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Posted: Aug 14, 2009  13:31

Pet Shedding Tips


Shedding is one of the top pet owner complaints. According to the 2009-2010 National Pet Owners Survey, shedding is the number two drawback to owning a pet, overshadowed only by the sadness owners feel when their pet passes. Although pet parents wear the love furry companions give them on their sleeve, most would choose to not wear Fluffy to work.

In order to fully grasp shedding and how to reduce it, one must first understand shedding and why it happens, which can be done by looking at a dog’s hair cycle consisting of three stages. The first stage is called anagen, the hair growth stage. The second stage is catagen when hair growth atrophies. The last stage is telogen and involves the hair resting without growth until it is later pushed out by new hair growth. The dog’s coat always looks full as the hair is in a continuous cycle where old hair is pushed out and replaced by new growth. Shedding is caused by the natural falling out pattern of the hair cycle or as a result of friction that causes the telogen hair to fall out faster.

All dogs shed, even those claimed as hairless dogs. Dogs with longer hair are often anagen hair predominant breeds and tend to shed less as their hair is mostly locked in hair growth stage. On the other paw, there are also breeds of dogs that are locked into predominantly telogen hairs and thus are programmed to shed more.

The best approach to finding a less-shedding companion is to look for a smaller sized dog with long hair and keep it trimmed short. The dog will shed less because it’s smaller in size and will have less volume of hair; long haired dogs are triggered to shed less, and with the hair trimmed short, when shedding occurs, it will be significantly less.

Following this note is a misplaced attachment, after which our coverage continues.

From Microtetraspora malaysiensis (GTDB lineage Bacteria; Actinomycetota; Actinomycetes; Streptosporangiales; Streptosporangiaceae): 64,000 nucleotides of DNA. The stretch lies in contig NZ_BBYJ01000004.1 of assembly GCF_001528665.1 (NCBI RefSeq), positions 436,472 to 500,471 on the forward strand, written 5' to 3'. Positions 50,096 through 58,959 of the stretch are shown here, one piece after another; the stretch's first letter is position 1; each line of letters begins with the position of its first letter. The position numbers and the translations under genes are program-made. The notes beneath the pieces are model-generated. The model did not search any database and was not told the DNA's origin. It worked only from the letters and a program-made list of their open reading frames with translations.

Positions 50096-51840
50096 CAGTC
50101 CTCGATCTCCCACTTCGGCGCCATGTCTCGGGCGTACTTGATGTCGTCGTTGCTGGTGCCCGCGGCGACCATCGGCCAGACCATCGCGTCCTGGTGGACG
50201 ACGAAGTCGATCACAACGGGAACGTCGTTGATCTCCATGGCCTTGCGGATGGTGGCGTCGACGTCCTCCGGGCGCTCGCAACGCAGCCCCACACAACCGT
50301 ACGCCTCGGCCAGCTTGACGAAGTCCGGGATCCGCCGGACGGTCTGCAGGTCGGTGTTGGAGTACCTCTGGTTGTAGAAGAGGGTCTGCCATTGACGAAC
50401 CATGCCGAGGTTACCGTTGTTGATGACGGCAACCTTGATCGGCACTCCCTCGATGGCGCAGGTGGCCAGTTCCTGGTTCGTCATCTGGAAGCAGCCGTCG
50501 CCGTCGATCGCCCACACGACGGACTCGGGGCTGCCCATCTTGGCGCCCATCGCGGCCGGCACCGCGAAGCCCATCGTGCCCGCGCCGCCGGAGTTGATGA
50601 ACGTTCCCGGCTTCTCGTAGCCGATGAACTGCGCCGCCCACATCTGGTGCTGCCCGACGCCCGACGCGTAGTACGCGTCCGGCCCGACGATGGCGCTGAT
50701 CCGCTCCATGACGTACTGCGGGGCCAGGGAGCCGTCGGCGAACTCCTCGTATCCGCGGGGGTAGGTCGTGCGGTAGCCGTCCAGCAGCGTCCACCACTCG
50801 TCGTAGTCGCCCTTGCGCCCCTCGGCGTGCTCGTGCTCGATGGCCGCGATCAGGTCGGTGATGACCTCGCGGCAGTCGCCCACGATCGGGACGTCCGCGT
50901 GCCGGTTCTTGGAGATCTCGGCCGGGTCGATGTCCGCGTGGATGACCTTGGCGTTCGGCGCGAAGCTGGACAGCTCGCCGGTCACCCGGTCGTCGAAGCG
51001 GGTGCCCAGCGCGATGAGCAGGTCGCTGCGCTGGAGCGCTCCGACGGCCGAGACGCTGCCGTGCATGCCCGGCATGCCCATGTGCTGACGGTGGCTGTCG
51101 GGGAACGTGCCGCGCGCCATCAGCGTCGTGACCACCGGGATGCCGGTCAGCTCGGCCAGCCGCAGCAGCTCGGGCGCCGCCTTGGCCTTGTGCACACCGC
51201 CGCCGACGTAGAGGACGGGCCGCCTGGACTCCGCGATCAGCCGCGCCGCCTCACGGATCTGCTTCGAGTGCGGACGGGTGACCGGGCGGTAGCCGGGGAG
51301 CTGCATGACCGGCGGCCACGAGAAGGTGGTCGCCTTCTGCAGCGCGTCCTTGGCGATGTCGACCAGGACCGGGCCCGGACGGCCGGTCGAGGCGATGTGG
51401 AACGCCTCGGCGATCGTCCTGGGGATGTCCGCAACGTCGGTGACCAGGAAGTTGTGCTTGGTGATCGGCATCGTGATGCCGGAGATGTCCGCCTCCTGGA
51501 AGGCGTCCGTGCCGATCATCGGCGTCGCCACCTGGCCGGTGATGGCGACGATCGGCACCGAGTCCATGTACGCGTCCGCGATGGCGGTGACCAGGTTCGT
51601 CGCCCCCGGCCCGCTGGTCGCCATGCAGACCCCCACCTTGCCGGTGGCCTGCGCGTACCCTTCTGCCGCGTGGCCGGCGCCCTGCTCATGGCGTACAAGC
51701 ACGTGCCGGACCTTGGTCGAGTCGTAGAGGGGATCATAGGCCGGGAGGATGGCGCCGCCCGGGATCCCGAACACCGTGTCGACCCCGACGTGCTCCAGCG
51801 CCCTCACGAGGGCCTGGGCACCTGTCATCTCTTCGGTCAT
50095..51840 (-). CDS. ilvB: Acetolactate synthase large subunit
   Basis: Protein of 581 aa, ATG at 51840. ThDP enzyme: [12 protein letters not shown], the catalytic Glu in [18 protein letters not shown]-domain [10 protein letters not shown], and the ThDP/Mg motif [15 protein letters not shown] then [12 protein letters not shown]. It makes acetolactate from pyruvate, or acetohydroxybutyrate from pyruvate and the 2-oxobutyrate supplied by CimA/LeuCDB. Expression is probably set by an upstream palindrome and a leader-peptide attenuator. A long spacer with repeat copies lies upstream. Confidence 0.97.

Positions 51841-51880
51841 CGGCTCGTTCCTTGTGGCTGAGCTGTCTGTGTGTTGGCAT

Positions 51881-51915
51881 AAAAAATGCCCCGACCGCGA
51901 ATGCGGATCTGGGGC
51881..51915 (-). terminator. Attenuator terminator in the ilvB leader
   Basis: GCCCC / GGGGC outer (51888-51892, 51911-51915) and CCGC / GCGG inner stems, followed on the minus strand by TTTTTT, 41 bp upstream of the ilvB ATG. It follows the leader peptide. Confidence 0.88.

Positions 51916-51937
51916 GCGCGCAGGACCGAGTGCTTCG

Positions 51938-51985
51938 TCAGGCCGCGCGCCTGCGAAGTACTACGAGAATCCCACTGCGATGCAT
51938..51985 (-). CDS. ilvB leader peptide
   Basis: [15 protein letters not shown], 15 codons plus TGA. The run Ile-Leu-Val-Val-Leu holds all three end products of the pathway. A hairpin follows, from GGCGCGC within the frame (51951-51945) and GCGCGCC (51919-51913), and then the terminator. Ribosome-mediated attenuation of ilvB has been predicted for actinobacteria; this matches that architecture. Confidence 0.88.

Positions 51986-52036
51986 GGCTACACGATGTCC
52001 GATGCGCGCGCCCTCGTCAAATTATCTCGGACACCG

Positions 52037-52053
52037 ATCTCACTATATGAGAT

For those with a four legged shedding machine already in the home, there are steps that can be taken to reduce hair in the home. Since dogs inevitably shed, the best method for reducing shedding in the home is to have your pooch shed at the time and place of your choosing. Keep the mantra “friction is your friend” when it comes to getting your dog to shed loose hairs. Take your dog to an outside area to be brushed, rubbed and massaged vigorously and use a de-shedding brush, like the FURminator De-shedding Tool. Feed a high quality diet as coat quality is a reflection of what a dog eats with a fatty acid rich diet producing a healthy coat with less breakage.

For hair cleanup in the home, electrostatic products like the Swiffer attract 50 percent more hair than a broom and vacuums are available with special pet attachments to attract pet hair and fit in hard to reach areas.

The staple of hair removal is the sticky roller but there are other products available that have equal strength and added convenience. The Scotch Fur Fighter Hair Removal uses thousands of soft rubber fingers designed to grip and trap hair embedded in upholstery. The Pledge Fabric Sweeper for Pet Hair picks up and traps hair when moved back and forth in side to side motions with the hair removing capacity of 145 sticky roller sheets. Fabric softener sheets used in the dryer repel pet hair from clothes.

Pet owners should contact their veterinarian if shedding has increased substantially or if bald spots occur, as these could be a sign of a deeper health issue requiring medical attention.

Information for this article was taken from The Ultimate Dog Lover, coauthored by Mikkel Becker Shannon, who will be leading two dog training seminars with Second Chance Animal Adoption, August 24 and 25. Classes are $10 each with information and registration available at Second Chance Thrift Store.


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